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EU Ministers Reluctant To Reinforce Afghanistan

"Nobody can say the Europeans are not doing their job in Afghanistan," said EU foreign policy chief Javier Solana.

"Nobody can say the Europeans are not doing their job in Afghanistan," said EU foreign policy chief Javier Solana.

GOTHENBURG, Sweden (Reuters) -- European defense ministers have expressed reluctance to send more troops to the NATO-led mission in Afghanistan, anticipating the response to a possible U.S. call for reinforcements.

Rather than send reinforcements, several EU states want to focus resources and efforts on training the Afghan military and police, defense ministers meeting for informal talks on the west coast of Sweden said.

"If you look at Europe, I don't hear any voices saying we have an additional five or ten thousand soldiers to send to Afghanistan," Danish Defence Minister Soren Gade told reporters.

"Take my country, for example," he said. "We have right now 850 soldiers [in Afghanistan]. Compared to our size -- we are 5 million people -- it's a lot, so it will be very difficult for me to send more soldiers and I think a lot of European politicians will have an excuse not to do so."

General Stanley McChrystal, commander of U.S. and NATO forces in Afghanistan, submitted a request for more troops this month, but the Pentagon plans to hold it while President Barack Obama decides what strategy to pursue.

Italy, one of the biggest European contributors with around 3,100 troops, would consider keeping in place the 500 soldiers it sent to boost security before the Afghan elections, but was also wary of committing any more manpower.

"We've been saying 'yes' for the last 10 years," Italian Vice Minister of Defense Guiseppe Cossiga said of his country's contribution to peacekeeping missions across the world.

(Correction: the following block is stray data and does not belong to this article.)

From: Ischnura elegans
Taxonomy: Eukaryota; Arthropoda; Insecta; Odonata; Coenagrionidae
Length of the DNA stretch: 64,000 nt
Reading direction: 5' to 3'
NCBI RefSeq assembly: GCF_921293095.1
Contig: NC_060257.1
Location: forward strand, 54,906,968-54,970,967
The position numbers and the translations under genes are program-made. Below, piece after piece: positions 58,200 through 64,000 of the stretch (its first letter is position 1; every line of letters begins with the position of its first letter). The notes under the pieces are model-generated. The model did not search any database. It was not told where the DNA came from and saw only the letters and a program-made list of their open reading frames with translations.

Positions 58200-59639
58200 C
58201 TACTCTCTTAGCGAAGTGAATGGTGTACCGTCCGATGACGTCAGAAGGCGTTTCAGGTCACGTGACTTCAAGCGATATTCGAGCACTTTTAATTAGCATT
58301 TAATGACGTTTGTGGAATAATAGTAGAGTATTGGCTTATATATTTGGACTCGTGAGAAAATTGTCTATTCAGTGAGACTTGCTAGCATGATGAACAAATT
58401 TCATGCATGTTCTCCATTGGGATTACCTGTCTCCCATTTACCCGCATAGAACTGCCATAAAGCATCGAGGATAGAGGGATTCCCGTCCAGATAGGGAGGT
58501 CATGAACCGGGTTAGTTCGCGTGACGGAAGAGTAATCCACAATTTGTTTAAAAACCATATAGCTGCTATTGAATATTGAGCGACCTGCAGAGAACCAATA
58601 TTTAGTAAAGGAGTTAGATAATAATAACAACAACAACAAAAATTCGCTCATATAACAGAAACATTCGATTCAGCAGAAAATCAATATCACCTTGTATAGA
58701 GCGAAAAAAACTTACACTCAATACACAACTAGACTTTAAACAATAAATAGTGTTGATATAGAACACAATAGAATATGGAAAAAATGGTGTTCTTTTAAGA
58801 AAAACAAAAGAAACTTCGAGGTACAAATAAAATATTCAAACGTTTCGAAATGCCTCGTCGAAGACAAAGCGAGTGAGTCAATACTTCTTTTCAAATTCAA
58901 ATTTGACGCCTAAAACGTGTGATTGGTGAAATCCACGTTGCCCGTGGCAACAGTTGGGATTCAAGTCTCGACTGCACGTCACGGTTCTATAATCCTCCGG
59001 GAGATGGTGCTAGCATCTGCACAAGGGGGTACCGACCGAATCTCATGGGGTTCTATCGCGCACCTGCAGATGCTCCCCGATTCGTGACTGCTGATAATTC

"We are not willing today to say 'no' -- we will consider any request -- but our resources and our capacity are already strained very much."

European Union Foreign Policy Chief Javier Solana tried to ward off any criticism that members of the bloc were not bearing enough of the burden of improving security in Afghanistan, noting there were more than 30,000 European troops there.

"It's the biggest operation mobilizing European forces ever," he told reporters. "So nobody can say the Europeans are not doing their job in Afghanistan."


In a bleak assessment prepared for the White House, McChrystal wrote that his mission would likely fail if he were not given reinforcements for his force of more than 100,000 troops, including about 63,000 Americans.

More than 40 countries have sent troops to Afghanistan under the NATO banner with Britain, Germany, France, Italy, and Poland providing the most European soldiers.

Europe has been seen as unlikely to send significantly more troops except as part of a clear plan for training Afghan security forces, and several defense ministers in Gothenburg expressed doubt about sending reinforcements.

"I can't deliver more than what we have now," Dutch Defense Minister Eimert Van Middelkopp told reporters. "We have a lot -- about 2,000 men in Afghanistan. I think it's far more important in the long run that we have more Afghan military, and Afghan police."

Officials have not said exactly how many extra troops McChrystal believes he needs, but defense and congressional officials have suggested it could be about 30,000.

They would be needed for a complete overhaul of tactics, with new emphasis on securing civilians in population centers to loosen the grip of the growing Taliban-led insurgency after some of the deadliest months of the war for Western troops.

Denmark's Gade urged the EU to improve coordination.

"It is one of the missions that we cannot afford to lose... it is very important that international society uses the right amount of money, the right number of soldiers, and of course uses a lot of efforts to train the Afghan National Army."